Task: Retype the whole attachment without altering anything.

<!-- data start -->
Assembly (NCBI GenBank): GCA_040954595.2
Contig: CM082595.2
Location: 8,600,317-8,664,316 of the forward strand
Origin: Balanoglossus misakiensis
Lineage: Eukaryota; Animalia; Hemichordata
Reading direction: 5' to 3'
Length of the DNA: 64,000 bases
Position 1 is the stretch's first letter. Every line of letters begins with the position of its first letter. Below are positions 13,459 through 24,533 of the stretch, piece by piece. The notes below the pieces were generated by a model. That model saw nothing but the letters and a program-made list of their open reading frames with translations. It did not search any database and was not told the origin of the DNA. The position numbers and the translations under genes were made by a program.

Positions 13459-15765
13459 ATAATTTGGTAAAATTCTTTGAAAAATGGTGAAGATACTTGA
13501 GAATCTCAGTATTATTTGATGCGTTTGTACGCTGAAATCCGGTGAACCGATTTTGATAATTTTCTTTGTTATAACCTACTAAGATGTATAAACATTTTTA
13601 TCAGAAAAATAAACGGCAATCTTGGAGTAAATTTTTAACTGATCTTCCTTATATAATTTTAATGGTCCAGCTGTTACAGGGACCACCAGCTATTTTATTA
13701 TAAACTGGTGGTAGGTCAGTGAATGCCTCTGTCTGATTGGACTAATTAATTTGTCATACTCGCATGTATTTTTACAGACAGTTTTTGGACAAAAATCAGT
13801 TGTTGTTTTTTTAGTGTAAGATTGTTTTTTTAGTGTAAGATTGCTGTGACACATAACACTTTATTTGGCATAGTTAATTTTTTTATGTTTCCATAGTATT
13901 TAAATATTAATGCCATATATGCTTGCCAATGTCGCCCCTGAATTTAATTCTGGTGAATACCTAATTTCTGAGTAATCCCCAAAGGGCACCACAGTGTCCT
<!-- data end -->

Assembly (NCBI GenBank): GCA_040954595.2
Contig: CM082595.2
Location: 8,600,317-8,664,316 of the forward strand
Origin: Balanoglossus misakiensis
Lineage: Eukaryota; Animalia; Hemichordata
Reading direction: 5' to 3'
Length of the DNA: 64,000 bases
Position 1 is the stretch's first letter. Every line of letters begins with the position of its first letter. Below are positions 13,459 through 24,533 of the stretch, piece by piece. The notes below the pieces were generated by a model. That model saw nothing but the letters and a program-made list of their open reading frames with translations. It did not search any database and was not told the origin of the DNA. The position numbers and the translations under genes were made by a program.

Positions 13459-15765
13459 ATAATTTGGTAAAATTCTTTGAAAAATGGTGAAGATACTTGA
13501 GAATCTCAGTATTATTTGATGCGTTTGTACGCTGAAATCCGGTGAACCGATTTTGATAATTTTCTTTGTTATAACCTACTAAGATGTATAAACATTTTTA
13601 TCAGAAAAATAAACGGCAATCTTGGAGTAAATTTTTAACTGATCTTCCTTATATAATTTTAATGGTCCAGCTGTTACAGGGACCACCAGCTATTTTATTA
13701 TAAACTGGTGGTAGGTCAGTGAATGCCTCTGTCTGATTGGACTAATTAATTTGTCATACTCGCATGTATTTTTACAGACAGTTTTTGGACAAAAATCAGT
13801 TGTTGTTTTTTTAGTGTAAGATTGTTTTTTTAGTGTAAGATTGCTGTGACACATAACACTTTATTTGGCATAGTTAATTTTTTTATGTTTCCATAGTATT
13901 TAAATATTAATGCCATATATGCTTGCCAATGTCGCCCCTGAATTTAATTCTGGTGAATACCTAATTTCTGAGTAATCCCCAAAGGGCACCACAGTGTCCT